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Budda Baker Proves His Worth In Dallas

Notes: Phillips plays well after emotional week; Kirk scores twice

Safety Budda Baker nabbed his first career interception in the fourth quarter.
Safety Budda Baker nabbed his first career interception in the fourth quarter.

Budda Baker got the cash in training camp, and on Monday he added some cachet.

The highest-paid safety in the NFL showed the Cowboys -- and the country -- why he deserved the big bucks with an outstanding performance on "Monday Night Football."

Baker had seven tackles, a sack, a forced fumble and an interception in the 38-10 win, earning plaudits from the likes of Deion Sanders, Tyrann Mathieu and others who tuned in to the primetime performance.

"Budda," defensive tackle Jordan Phillips said, "is worth every penny."

Baker was dominant from start to finish.

He forced the first of Ezekiel Elliott's two fumbles by poking the ball out on a short pass, which kept the game knotted at zero and set up the Cardinals' first touchdown.

"I knew Zeke didn't see me, so I tried to rip the ball out," Baker said. "Luckily it came out."

He had the sack and another hurry of Andy Dalton on blitzes, and then helped cap the win with his first career interception.

"He is everywhere," coach Kliff Kingsbury said. "You watch the game, and '32' shows up in every situation, all night. Such a tremendous player."

Baker broke quickly on the fourth quarter pass by Dalton and hauled it in despite playing with a cast that is shielding his injured right thumb.

"It definitely felt tricky, not being able to squeeze it in," Baker said. "I tried to catch it (by scooping). It went right to my body. It was a great spiral by Dalton and I was able to get it."

Baker missed the Cardinals' game against the Panthers in Week 4 with the injury, and the defense looked lost without him. He's been their compass in the two games since, playing well in his return against the Jets and spearheading the dominant performance against Dallas.

Baker celebrated his pick by rolling the football at his teammates like a bowling ball, and they toppled over for the strike.

"The bowling thing was Pat's idea," Baker said. "Pregame Pat explained to us, 'This is what we should do when someone makes a play.' We did it. It was cool."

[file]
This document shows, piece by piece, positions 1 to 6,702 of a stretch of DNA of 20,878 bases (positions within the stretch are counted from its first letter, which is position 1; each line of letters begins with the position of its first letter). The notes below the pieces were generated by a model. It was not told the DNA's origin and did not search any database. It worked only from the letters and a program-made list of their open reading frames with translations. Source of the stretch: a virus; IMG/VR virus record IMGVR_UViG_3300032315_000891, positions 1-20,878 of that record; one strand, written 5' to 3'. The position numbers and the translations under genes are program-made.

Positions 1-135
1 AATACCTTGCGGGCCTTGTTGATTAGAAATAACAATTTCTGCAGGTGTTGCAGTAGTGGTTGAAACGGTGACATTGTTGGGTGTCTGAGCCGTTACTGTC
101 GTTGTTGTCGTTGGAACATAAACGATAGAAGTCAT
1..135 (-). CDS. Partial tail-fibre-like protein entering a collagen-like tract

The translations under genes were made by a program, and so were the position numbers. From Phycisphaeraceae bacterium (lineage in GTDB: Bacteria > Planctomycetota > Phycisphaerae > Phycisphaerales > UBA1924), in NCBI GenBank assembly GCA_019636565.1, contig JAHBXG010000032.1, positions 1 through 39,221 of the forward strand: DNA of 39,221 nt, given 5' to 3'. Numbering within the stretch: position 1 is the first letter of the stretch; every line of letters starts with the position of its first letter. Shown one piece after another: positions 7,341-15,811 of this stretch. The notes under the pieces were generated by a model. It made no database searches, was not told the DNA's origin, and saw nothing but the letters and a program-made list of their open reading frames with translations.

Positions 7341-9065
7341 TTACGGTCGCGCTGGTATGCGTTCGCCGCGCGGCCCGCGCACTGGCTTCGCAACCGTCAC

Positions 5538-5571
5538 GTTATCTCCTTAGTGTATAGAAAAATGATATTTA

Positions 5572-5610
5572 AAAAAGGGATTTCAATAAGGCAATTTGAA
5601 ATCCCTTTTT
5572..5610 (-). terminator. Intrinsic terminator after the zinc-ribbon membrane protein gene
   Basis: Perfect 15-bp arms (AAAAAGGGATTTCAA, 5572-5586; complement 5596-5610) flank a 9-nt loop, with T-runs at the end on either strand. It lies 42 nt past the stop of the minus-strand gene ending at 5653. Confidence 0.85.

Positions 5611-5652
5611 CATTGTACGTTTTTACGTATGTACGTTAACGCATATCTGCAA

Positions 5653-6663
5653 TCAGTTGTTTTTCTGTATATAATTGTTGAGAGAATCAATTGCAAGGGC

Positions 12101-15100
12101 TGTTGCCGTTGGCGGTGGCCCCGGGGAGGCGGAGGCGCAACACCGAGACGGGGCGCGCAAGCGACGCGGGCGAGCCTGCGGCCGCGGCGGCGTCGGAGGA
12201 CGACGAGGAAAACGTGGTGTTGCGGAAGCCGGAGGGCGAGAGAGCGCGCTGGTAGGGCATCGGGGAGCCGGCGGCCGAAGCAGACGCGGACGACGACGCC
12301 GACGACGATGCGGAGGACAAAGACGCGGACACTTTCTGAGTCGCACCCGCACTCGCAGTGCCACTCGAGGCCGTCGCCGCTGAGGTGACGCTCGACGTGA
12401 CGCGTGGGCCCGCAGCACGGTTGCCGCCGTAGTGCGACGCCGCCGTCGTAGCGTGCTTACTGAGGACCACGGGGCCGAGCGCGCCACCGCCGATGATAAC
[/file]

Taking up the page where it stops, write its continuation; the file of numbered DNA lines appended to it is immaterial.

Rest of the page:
The Cardinals led 14-0 late in the second quarter, but the offense to that point had benefited from good field position after turnovers.

Wide receiver Christian Kirk helped it find its groove quickly with a tremendous finger-tip catch on a deep ball which he took 80 yards to the end zone.

"When the play was called, I think I had just fair caught a punt, and Andy (Isabella) ran on the field," Kirk said. "He was like, 'We're calling the play. We're calling the play. You're going to go 80 yards for a touchdown.' It was kind of one of those where your heart starts beating a little fast."

Kirk showed impressive body control to secure the catch and stay upright so he could finish the play with a score.

"That's the late hands trick," Kingsbury said. "That's why he was able to stay on his feet. If you have early hands, your body goes with you and you usually dive for the ball. He went late hands."

It was Kirk's second touchdown reception of the game, as he took a shovel pass from Kyler Murray on a jet sweep and beat the Cowboys to the pylon for a 6-yard touchdown earlier in the quarter.


Phillips began the work week wondering if he would be able to attend his father's funeral on Saturday and also play against the Cowboys.

In a normal season, it wouldn't have been an issue, but COVID-19 protocols presented an obstacle.

Phillips got it worked out and was able to be with his family during their critical time, and then had a big game against the Cowboys. Phillips had a forced fumble, a fumble recovery and a pair of quarterback hits on Dalton.

"At the end of a day, I've got a job," Phillips said. "Tragedies happen, but it's part of life. You roll with the punches and go to work."